Two 10th-century stone idols that were stolen from a temple in India have been recovered from an English woman’s garden shed. They will be formally returned to the Indian government during a special handover ceremony at the High Commission of India in London on August 15, which is India’s Independence Day.
The sculptures represent Yogini Camunda and Yogini Gomukhi, two female deities that were looted sometime between 1979 and 1982 from a temple in the village of Lokhari, in the northern state of Uttar Pradesh. They were likely taken by an illegal smuggling network operating out of Rajasthan and Mumbai, according to the and were easy to steal as these kinds of idols are not traditionally locked up.
The pair of yoginis were recovered in March after an English woman sold the contents of her garden shed wholesale to a salvage company, which had initially planned to sell the statues but first decided to investigate their provenance. They were soon referred to Chris Marinello, an American lawyer who founded Art Recovery International in London in 2013 in order to help locate stolen art.
Marinello collaborated with S Vijay Kumar, co-founder of the India Pride Project, who was able to identify the two yoginis. They matched images that recorded them at the Lokhari temple in by Vidya Dehejia, a survey of these sacred objects that generally represent female divinities and are associated with Tantric worship. They are usually worshipped as part of one large group, most often of 64 yoginis.
“The Lokhari temple lies in ruins, with just a few broken yoginis now,” Kumar of India Pride Project told the . “Each yogini has specific rituals associated with them. They are not practiced much nowadays as so many yoginis have vanished, so these ones are the last remnants of a particular form of esoteric worship. If the site were to become secure, it would be a major tourist site and the whole village could prosper.”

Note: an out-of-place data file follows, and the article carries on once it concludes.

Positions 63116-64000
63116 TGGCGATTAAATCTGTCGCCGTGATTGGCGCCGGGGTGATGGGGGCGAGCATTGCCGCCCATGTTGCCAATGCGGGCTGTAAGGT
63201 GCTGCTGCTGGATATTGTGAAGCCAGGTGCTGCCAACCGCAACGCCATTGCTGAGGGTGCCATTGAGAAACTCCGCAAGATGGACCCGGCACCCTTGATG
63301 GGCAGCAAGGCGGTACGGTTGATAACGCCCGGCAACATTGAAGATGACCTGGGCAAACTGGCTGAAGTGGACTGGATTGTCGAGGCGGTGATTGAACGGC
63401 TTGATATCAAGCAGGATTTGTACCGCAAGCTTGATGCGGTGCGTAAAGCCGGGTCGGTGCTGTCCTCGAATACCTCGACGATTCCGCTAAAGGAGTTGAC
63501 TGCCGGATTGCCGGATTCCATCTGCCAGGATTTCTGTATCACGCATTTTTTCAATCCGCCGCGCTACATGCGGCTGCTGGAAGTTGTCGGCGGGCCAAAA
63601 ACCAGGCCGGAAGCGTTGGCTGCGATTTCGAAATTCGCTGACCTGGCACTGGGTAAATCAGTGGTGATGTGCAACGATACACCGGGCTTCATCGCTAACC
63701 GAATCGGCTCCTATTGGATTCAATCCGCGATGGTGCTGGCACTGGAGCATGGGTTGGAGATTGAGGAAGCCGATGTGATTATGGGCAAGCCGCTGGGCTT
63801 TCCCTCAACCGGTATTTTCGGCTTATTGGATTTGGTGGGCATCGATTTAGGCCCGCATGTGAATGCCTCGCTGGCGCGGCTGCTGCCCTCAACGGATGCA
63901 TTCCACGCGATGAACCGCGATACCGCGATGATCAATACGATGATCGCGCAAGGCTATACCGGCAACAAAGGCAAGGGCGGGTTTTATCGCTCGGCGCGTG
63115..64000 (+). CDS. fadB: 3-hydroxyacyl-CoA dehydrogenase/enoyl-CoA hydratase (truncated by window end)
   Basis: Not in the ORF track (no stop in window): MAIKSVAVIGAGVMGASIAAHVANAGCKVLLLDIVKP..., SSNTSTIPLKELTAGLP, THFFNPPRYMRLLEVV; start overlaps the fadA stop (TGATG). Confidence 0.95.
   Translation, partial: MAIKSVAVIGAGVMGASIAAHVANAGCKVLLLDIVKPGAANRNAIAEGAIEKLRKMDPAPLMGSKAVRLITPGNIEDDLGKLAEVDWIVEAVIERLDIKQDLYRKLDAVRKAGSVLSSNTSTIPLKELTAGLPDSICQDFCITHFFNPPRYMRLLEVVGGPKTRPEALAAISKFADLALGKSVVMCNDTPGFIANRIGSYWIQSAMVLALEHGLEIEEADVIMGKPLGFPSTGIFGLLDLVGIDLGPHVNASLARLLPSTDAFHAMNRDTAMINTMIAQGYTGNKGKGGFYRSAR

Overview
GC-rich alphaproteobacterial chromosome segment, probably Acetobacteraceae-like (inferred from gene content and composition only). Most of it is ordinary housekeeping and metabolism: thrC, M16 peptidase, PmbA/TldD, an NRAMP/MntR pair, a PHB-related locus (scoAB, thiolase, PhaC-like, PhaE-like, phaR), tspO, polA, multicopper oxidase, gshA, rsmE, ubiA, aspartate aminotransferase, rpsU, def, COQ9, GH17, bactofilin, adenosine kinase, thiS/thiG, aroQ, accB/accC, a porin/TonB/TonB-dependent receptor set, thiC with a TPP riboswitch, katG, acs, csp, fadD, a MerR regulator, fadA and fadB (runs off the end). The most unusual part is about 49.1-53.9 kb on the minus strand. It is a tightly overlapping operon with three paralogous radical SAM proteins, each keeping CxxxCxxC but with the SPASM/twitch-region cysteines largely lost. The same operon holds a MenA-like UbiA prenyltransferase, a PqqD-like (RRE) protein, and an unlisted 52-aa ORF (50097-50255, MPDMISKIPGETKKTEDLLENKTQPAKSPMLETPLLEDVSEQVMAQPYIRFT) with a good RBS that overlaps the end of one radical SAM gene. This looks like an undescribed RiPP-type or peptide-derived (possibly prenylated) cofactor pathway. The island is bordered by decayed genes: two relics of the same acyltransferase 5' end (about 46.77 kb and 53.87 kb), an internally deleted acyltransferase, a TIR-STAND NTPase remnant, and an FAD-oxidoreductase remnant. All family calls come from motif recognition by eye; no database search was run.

Luckily, the pair may soon be reunited with members of their original group. In 2021, another goat-headed idol was found in another English woman’s garden while she was preparing to sell her house. Another ram-headed yogini from the same temple was also found in Paris in 2013. Both are now in the National Museum in New Delhi, which is where the two latest finds are also likely to end up.
“It is plausible that the original possessors became aware that these were looted once they tried to sell them,” Christopher Marinello told Artnet News, mentioning that this had been the case for the yogini that surfaced in 2021. “Rather than cooperate in returning them, they could have simply tried to hide them away to avoid legal issues.”
He also commended the due diligence of the salvage company. “Some dealers don’t want the headaches and that is just wrong. The salvage company in this case was an upstanding member of the art community who was willing to put morality above profit-making.”
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